Area for improvement

The second issue is that we need to do redundancy elimination and hoisting on operations that are only exposed once instruction selection is performed. Getelementptr expansion is just ONE particular case of this, but it can happen with any instructions (including the use of large integer (or any FP) constants on RISC machines, addressing globals with PIC code, handling extended/truncated operations (for RISC machines with a single integer size), etc. Note that hacks like "LowerMultiDimRefs" and the sparc Preselection pass sorta-kinda work around SOME of this,

Actually, they are capable of working around much of this, and most such optimizations are actually quite architecture-independent, e.g., LowerMultiDimRefs, which is a major optimization for array-intensive languages.

I obviously agree that high-quality codegen of getelementptr instructions is very important! I have two primary problems with LowerMultiDimRefs:

1. We don't want the code generator munching on the LLVM code as it
   generates code. The code generator should only read the LLVM code.
   Right now if we do thinks like a "quick JIT" followed by a "good code
   JIT" (when we find that a piece of code is hot), the second JIT gets
   different LLVM code than the first one had as input. We are still not
   quite to the point where this is the case, but we are getting there.
2. The way LowerMultiDimRefs works is by decimating GEP instructions into
   pieces, then relying on GCSE and LICM to clean them up. The problem
   with this is that GCSE and LICM are not the trivial passes that you'd
   like them to be for a simple cleanup job like this. In particular,
   GCSE requires a value numbering implementation, LICM requires
   loop info and alias analysis.

Finally, while the *code* for MultiDimRefs isn't target specific, the decisions it makes *are*.

Let's take these details offline but I'll just address this one point here -DecomposeMultiDimRefs actually makes virtually no decisions at all. It just decomposes into single-index operations to allow LICM to work. The selector makes the rest of the decisions about how to put GEPs back together to match the target.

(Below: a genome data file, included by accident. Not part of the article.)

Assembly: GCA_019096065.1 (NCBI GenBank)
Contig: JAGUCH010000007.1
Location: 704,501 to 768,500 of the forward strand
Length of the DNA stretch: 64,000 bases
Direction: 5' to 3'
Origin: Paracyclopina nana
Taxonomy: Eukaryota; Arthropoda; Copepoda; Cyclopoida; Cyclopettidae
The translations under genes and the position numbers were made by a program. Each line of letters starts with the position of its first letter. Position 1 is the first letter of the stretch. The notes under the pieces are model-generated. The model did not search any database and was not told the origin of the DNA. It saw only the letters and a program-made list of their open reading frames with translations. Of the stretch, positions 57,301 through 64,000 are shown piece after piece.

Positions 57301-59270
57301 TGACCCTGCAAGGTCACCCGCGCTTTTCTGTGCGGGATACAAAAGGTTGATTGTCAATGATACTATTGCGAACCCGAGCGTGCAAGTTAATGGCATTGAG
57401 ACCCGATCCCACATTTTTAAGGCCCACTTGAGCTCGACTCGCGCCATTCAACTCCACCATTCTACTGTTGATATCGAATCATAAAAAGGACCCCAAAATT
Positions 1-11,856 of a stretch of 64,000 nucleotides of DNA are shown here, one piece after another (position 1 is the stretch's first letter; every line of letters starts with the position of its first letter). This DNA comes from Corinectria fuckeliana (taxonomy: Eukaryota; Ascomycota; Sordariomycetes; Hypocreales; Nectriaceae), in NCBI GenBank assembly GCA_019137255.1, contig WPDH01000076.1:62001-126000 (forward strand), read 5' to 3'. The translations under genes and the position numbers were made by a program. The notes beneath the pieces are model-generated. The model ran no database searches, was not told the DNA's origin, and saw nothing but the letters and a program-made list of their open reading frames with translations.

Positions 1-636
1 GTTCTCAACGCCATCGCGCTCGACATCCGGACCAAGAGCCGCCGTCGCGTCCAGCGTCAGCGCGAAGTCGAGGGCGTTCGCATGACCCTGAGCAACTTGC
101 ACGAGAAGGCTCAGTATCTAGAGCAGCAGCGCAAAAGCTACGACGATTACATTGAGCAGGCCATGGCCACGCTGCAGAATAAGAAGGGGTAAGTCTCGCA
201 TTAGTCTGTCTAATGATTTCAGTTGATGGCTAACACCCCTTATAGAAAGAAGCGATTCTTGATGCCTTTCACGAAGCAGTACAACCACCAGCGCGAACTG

I don't claim such choices are the right long-term solution but the right long-term solution is exactly what you're implying below - a new optimization framework within the back-end, working on it's own representation, etc. This has taken 4 years and is still under development. This is why what you call "hacks" are sometimes the right choice in the short term.

I can appreciate that the LowerMultiDimRefs pass made a *lot* of sense 4 years ago, but I'm concerned about moving forward. Now we have more of the infrastructure that is needed to move beyond it. Also, the new instruction selection framework is only a couple months old, not 4 years. :slight_smile:

What I meant was that it took 4 years after work on LLVM (and the sparc back end) first began. Anyway, it should solve these problems much more cleanly.


Chris Lattner wrote:

Also, some of what LSR needs to decide is architecture dependent. For example, it may not want to strength reduce a multiplication which multiplies by a small power of two, as this is handled by addressing modes on some architectures.

You're right. However, we can choose to expose information about target parameters through the Target* interfaces that llvm->llvm passes can use as well, so at least this aspect is not a killer issue.


The only problem I have with this is that bytecode ought to be platform independent. If I compile on an X86 with complex addressing modes, then take the bytecode and translate it to machine code on some RISC, that's not fair to the RISC. Or vice versa. But then this might already be a problem with other optimizations so it might not really introduce anything new (does it?). Or delay all optimization until machine code generation time.

That's a good point. Currently, given a target-independent input, we only do target independent transformations on the code (and this breaks that premise somewhat). I think that you're right that we should eventually do this in the code generator, but as a concession to what is easiest in the short term and will have the biggest performance impact, I still think doing it at the LLVM level is the way to go.


Actually, a cleaner model to have in mind is that LLVM-level optimizations happen in 2 stages (each can have multiple steps):
  (1) Ahead-of-time, which includes compile-time and link-time, and only performs target-independent optimizations. This ensures that code that is "shipped" is architecture-neutral.
  (2) Post-install time, which may be install-time, load-time, run-time or even between runs. This stage can perform target-dependent optimizations freely at the LLVM level because code will no longer be moved to a different machine. Code generation (and optimizations on the low-level IR) logically happen at the end of this stage.

Note that #2 can happen multiple times for the same program, e.g., once at install time, and then again after a run that gathers some profile data.

LLVM was designed to make this model possible. Using this model with LLVM is mainly a matter of setting up Makefiles, etc., so that the right passes happen at each step. (This is not what llvm-gcc or llvmc normally do, however.)